This post has turned out to be long and maybe boring. TOO BAD. My blog :)
I am enjoying a rare night on the road in York, PA. York is a small city with heaps of charm and broad appeal- reminiscent of Old New Castle, DE or even a scaled down, low key Rittenhouse Square (Philadelphia) Lots of walk ups with brick fronts, colonial colors, wrought iron window boxes and architectural detail. Market Street has extra wide sidewalks with shady trees and cafes. Walking around today I said, "WHY don't I live here?"
The drive up from the Eastern Shore was unexpectedly pleasant. I've added I-83 from Baltimore to York on my list of all time enjoyable drives.
There are certain roads that just are pleasant. I used to think that those pleasant feelings were due to intangibles- and sometimes they are- good company, good times, good weather- but other times what we think are intangible are actually "designable" things like ROW width, shade, driver expectancy, etc.
Here is a list of some of my favorite drives and why they appeal. Some may surprise you!
I-83 From Baltimore to York
After the drag of the Baltimore Loop, suddenly I was propelled onto a seemingly normal interstate. But something was different- wide, tree packed median, trees along the ROW. Surprisingly rural and rolling terrain on either side. No traffic this AM during rush hour, and destination YORK, my new favorite small city to visit a favorite client.
PA 73 from Center Point, West to Zern's Market and Beyond
Many people hate this stretch of road for its traffic lights, relatively low speed limit, twists, turns and small towns. I like it. It goes through some typical SE PA small towns, it usually has a ton of shade. The ROW is rather narrow, which makes it more comfortable for a country drive and less pressure to speed. Plus, Zern's was a favorite spot to go when I was a kid, and as a teenager we could get those gas station attendant shirts at the flea market with names like "Earl" and "Jeb" on the name-oval. Further west it goes through some of the most special colonial farmland and the quaint antique-ville of Boyertown.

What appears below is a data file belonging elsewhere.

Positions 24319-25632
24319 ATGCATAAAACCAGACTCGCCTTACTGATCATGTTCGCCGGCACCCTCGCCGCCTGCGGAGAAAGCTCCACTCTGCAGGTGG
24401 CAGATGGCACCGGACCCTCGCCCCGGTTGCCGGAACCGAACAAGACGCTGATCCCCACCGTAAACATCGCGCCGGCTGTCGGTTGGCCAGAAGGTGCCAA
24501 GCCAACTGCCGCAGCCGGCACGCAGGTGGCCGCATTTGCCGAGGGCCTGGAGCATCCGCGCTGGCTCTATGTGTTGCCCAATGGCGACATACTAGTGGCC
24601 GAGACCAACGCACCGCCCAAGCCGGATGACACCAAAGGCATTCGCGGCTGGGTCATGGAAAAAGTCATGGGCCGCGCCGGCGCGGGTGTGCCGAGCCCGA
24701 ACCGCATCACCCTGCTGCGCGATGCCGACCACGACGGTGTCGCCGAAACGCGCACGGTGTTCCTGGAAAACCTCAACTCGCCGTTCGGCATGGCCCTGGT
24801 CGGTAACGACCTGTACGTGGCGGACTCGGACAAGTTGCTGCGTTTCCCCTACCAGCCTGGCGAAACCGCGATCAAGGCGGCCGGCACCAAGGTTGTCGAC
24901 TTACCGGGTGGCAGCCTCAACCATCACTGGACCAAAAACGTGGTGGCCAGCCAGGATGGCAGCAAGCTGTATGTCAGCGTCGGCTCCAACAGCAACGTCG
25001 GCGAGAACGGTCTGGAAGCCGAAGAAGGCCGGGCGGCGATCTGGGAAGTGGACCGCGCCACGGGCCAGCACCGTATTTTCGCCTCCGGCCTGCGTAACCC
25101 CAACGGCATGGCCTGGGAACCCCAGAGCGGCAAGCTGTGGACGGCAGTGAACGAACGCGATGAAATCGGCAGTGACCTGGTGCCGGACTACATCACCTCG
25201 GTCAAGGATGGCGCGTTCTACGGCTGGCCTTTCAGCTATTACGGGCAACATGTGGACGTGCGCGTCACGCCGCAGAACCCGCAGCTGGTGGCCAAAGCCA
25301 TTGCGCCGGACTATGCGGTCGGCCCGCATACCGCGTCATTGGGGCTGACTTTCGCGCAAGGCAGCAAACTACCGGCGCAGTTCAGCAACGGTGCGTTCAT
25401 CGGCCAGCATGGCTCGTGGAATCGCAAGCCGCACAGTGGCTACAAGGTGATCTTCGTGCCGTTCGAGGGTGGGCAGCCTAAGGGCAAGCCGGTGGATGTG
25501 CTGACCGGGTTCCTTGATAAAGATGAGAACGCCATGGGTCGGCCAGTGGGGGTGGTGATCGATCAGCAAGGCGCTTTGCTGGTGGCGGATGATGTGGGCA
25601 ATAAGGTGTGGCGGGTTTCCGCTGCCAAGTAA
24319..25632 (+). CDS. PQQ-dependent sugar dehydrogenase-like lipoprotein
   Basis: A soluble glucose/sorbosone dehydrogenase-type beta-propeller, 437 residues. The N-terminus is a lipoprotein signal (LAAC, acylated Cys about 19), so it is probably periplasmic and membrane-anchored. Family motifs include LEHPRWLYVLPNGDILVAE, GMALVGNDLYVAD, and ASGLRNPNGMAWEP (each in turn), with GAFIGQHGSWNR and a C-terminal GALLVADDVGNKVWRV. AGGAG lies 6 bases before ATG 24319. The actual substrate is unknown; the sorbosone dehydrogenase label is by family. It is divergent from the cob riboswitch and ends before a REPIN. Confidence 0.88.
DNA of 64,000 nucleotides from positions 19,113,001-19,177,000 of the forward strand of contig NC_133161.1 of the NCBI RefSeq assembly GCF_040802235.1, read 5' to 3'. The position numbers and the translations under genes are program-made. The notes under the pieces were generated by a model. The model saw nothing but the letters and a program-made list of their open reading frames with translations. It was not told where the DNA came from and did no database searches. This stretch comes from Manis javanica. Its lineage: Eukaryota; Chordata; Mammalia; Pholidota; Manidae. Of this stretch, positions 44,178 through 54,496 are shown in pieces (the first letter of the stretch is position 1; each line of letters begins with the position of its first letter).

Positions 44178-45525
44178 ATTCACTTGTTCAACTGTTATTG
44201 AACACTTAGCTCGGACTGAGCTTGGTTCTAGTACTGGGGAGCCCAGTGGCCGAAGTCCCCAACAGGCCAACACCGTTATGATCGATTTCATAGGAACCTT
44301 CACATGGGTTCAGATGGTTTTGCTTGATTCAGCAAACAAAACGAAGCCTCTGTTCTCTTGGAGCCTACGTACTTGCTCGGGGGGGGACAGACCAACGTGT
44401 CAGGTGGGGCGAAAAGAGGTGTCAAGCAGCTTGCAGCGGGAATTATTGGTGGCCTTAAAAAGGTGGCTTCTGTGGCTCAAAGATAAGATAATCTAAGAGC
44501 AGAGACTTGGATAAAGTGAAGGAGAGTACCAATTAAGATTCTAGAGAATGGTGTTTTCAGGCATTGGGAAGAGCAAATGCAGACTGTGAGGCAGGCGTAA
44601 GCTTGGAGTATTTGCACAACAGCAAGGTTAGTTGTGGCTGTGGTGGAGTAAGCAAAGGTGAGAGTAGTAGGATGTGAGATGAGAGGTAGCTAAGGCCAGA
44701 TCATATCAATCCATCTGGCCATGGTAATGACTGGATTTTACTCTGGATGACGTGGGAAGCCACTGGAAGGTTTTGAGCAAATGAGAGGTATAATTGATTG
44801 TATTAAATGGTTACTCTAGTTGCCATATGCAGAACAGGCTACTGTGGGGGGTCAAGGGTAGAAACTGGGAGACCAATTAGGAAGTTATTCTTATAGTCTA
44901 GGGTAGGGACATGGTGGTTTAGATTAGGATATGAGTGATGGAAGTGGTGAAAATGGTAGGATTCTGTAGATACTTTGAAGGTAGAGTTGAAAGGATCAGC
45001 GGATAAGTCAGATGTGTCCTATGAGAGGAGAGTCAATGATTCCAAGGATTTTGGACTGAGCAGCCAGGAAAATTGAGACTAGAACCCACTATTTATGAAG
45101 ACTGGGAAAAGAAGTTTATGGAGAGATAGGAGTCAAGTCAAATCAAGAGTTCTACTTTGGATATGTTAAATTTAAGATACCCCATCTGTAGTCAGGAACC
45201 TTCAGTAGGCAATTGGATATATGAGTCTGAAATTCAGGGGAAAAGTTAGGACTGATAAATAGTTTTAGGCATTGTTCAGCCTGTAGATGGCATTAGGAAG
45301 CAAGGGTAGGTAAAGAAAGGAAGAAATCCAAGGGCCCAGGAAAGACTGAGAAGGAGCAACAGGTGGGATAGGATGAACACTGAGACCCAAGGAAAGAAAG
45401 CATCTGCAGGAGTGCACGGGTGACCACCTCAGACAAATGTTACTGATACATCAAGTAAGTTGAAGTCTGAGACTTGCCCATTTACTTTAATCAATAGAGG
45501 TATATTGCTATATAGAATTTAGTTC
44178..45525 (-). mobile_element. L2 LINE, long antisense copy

PA73 from Center Point, East to the "Bent Elbow"
Heading the other way creates similar looks of question from many friends- they never thought about it. Same relatively narrow ROW. More mature trees, no passing allowed and little pressure to be passed. Along with its paralell, Morris Road, a drive alive with foliage in October.
PA/DE 896 from Lancaster to Newark
Once a year, we do a seminar in Lancaster. The drive back to Newark is probably my favorite drive of all time. The first time I did it, I couldn't stop marveling at the fabulous gardens that the farmhouses had. I kept thinking, "WOW. You could LIVE out of that garden. It is huge and not a weed to be seen" Then, I saw a family of Amish children run through the field and I remembered where I was and realized that they do LIVE out of that garden. The ROW is VERY narrow, the road has twists, hills and turns, but they are predictable, well marked and not "blind". While some folks get flustered with the buggy traffic, I find it refreshing. There is little hustle and bustle between Lancaster and Newark, so what's the hurry?
Almost Any Edmonton City Street
Edmonton Streets are almost universally lined with tall and aged elm trees. Alberta has the world's largest collection of standing elms which so far have avoided dutch elm disease (though there are other threats). The canopy is VERY high giving a feeling of intense space, yet cozy canopy. Edmonton streets run on a near perfect grid and are extremely cartesian. The street and avenues are almost all named by number and that number is built into the address. So 10160 - 112 Street would be 112 Street near 101 Ave. You never need directions, just an address and a square mind. (Though sometimes the River gets in the way)
Garden State Parkway from AC Expressway South
Say what you will about New Jersey and the Jersey Shore, but unless you drive the GSP on a Sunday night or the forth of July, it is a dream road. All of the shore towns are on the barrier island, so you have to turn off the GSP and go over the bridge, which means you don't cut through the middle of any towns. One side is Route 9 with its rural-ish residental, the Cape May Zoo, etc. On the other side is the wide marsh. There are trees in the median, great signagle, predictable exits and easy access to Route 9 for a paralell alternative.